The following assessment was taken from your book: Clinical Nursing Skills & Techniques; Perry, Potter & Ostendorf ASSESSMENT: 1. Measure Vital signs & Pulse Oximetry 2. Perform a complete respiratory assessment: A. Signs & symptoms of increased respiratory distress and hypoxia (e.g., decreased breath sounds over affected and non-affected lungs, marked cyanosis, asymmetric chest movements, displaced trachea, shortness of breath and confusion). B. Assess for sharp stabbing chest pain or chest pain on inspiration, hypotension, and tachycardia. If possible ask the patient to rate the level of comfort on a scale of 0 to 10. Sharp stabbing chest pain with or without decreased blood pressure and increased heart rate may indicate tension pneumothorax. Presence of pneumothorax or hemothorax is painful, frequently causing sharp inspiratory pain. In addition, there is discomfort associated with the presence of a chest tube, not just with its insertion. As a result, patients tend to not cough or change position in an effort to minimize this pain.
ASSESSMENT – CONT’D 3. Assess patient for known allergies. Ask patient if they have had a problem with medications, latex, or anything applied to the skin. 4. Review patient’s medication record for anticoagulant therapy, including aspirin, warfarin (Coumadin), heparin, or platelet aggregation inhibitors such as ticlopidine (Ticlid) or dipyridamole (Persantine). 5. Review patient’s hemoglobin & hematocrit levels.
ASSESSMENT – CONT’D: 6. For patients who have chest tubes observe: A. *Chest tube dressing and site surrounding tube insertion. B. *Tubing for kinks, dependent loops, or clots Maintains patent, freely draining system, preventing fluid accumulation in chest cavity. Subcutaneous emphysema can occur if tubing is blocked or kinked. When tubing is coiled, looped, or clotted, drainage is impeded, and there is an increased risk for a tension pneumothorax or surgical emphysema. If chest tube remains in place for some time, patient’s risk for infection increases C. *Chest drainage system should remain upright and below level of tube insertion. 7. Assess patient’s knowledge of the procedure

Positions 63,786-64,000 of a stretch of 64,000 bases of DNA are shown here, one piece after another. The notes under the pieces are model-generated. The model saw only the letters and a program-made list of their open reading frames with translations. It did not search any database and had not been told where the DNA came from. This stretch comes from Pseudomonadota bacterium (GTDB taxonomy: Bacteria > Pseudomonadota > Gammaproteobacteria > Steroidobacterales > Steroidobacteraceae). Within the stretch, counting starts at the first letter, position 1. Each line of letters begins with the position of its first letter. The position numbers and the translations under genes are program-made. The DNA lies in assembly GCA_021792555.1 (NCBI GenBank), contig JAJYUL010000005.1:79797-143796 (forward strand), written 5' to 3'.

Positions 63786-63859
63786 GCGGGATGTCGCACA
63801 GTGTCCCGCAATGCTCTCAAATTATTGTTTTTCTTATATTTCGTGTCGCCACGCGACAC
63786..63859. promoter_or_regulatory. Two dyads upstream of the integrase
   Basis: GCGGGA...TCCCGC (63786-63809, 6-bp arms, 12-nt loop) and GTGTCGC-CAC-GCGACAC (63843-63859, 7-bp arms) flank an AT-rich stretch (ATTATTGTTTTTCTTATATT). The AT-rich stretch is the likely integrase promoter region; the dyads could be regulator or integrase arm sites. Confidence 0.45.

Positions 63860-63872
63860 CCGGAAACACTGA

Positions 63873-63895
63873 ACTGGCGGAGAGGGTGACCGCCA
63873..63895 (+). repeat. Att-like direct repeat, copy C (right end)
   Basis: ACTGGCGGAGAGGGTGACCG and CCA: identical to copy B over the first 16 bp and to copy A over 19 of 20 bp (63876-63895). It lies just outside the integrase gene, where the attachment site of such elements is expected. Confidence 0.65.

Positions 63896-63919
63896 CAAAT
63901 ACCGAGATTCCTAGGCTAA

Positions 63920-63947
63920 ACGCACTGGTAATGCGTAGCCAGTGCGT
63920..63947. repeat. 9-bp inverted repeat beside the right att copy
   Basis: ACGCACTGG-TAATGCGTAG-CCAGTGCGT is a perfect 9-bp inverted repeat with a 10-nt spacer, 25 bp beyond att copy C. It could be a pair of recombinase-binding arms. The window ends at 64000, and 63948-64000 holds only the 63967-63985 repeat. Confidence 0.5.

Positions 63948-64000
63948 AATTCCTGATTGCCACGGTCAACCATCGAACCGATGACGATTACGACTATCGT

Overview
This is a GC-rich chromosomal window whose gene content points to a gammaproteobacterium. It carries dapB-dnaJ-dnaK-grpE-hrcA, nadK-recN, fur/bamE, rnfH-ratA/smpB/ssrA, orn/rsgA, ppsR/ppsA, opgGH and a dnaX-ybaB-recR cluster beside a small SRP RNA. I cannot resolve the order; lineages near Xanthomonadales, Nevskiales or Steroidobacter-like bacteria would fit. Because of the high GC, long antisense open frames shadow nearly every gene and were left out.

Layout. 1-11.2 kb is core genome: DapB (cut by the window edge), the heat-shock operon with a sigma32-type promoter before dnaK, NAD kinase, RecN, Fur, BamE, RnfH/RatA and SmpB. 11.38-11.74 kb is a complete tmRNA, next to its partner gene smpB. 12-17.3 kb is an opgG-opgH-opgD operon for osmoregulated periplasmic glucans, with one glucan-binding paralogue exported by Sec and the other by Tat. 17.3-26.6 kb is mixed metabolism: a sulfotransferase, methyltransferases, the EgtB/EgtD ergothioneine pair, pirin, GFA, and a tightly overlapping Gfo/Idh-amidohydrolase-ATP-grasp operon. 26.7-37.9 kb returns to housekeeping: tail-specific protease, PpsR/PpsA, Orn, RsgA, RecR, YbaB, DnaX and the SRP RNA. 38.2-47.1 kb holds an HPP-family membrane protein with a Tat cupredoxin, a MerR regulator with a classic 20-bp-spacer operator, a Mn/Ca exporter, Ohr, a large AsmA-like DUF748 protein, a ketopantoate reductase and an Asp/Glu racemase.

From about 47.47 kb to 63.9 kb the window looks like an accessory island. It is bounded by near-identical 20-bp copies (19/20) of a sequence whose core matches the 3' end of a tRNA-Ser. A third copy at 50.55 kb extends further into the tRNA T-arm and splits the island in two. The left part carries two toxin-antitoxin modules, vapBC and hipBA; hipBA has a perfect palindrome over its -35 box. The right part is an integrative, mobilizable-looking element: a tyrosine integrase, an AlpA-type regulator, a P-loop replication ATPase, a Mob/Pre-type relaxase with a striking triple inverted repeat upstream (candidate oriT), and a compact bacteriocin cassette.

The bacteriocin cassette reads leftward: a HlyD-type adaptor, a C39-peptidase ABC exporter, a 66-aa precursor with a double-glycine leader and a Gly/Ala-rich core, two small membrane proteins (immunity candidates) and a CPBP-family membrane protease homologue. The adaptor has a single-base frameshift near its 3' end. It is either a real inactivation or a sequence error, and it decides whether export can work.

THIS IS THE BEGINNING OF YOUR HANDOUT: 232 Laboratory Handout Chest Drainage Skill – Review. Prior to reviewing your handout, per the handout, it is recommended that you view the following: VIEW VIDEO DEOMONSTRATION NUV 864 & 865 PLEUR-EVAC You would need to ask your faculty instructor how to obtain these videos.
Performance CHECKLIST: When demonstrating the use of a water-seal Chest Drainage unit the learner will: 1. Read physician’s orders and check agency policy and procedure manual for directive on care of patient with chest drainage. 2. Make pertinent assessment. 3. Explain the purpose of the procedure and precautions. 4. Wash Hands.
5. Position Patient in Semi-Fowler’s Position. 6. Gather and assemble equipment in clean Utility Room. 7. Inspect water-seal drainage unit for cracks, etc. 8. Check back of unit to make sure plastic adaptor is capped. 9. Maintain sterility of adaptor cap.
10. Fill water-seal chamber with sterile water or saline. 11. Fill the suction control chamber with sterile water or saline, if ordered. 12. Bring equipment to bedside. 13. Apply clean gloves during patient care. 14. Maintain chest tubing in straight drainage. 15. Turn off suction. Disconnect short suction tubing from old Pleur-Evac unit. 16. Connect new suction control chamber tubing to suction.
17. Turn on suction and check setting. 18. Observe for bubbling in suction control chamber. 19. Indicate fluid levels in outside of water-seal drainage units. 20. Have sterile field and hemostat available for use.
21. Double clamp each chest tube no longer than 1 minute (Plastic protectors must cover clamp tips). 22. Attach drainage catheter from chest tube to tubing coming from collection chamber. 23. Tape connection securely without obstructing view of drainage.
24. Remove clamps from chest tubes. 25. State monitoring system hourly. 26. State add sterile water as needed to maintain amount ordered for suction control chamber. 27. Note color, amount and consistency of drainage in collection chamber. WHAT COLOR IS THE DRAINAGE IN THE COLLECTION CHAMBER? (SEE PICTURE TO THE LEFT)
28. State: MD notified if drainage exceeds 200 mL/per hour or 100 mL/per hour for 3 hours. 29. Record procedure and observations. 30. Reassess patient and equipment prior to leaving room. 31. State nursing action if no fluctuation in water seal chamber when suction applied.
32. State nursing action if air leak. 33. State signs/symptoms of respiratory distress to be reported to the physician. 34. Have thoracentesis tray, clamps, tape, Vaseline gauze, occlusive dressing at bedside for an emergency. 35. Encourage deep breathing and coughing. 36. State nursing action when chest tube (s) are removed.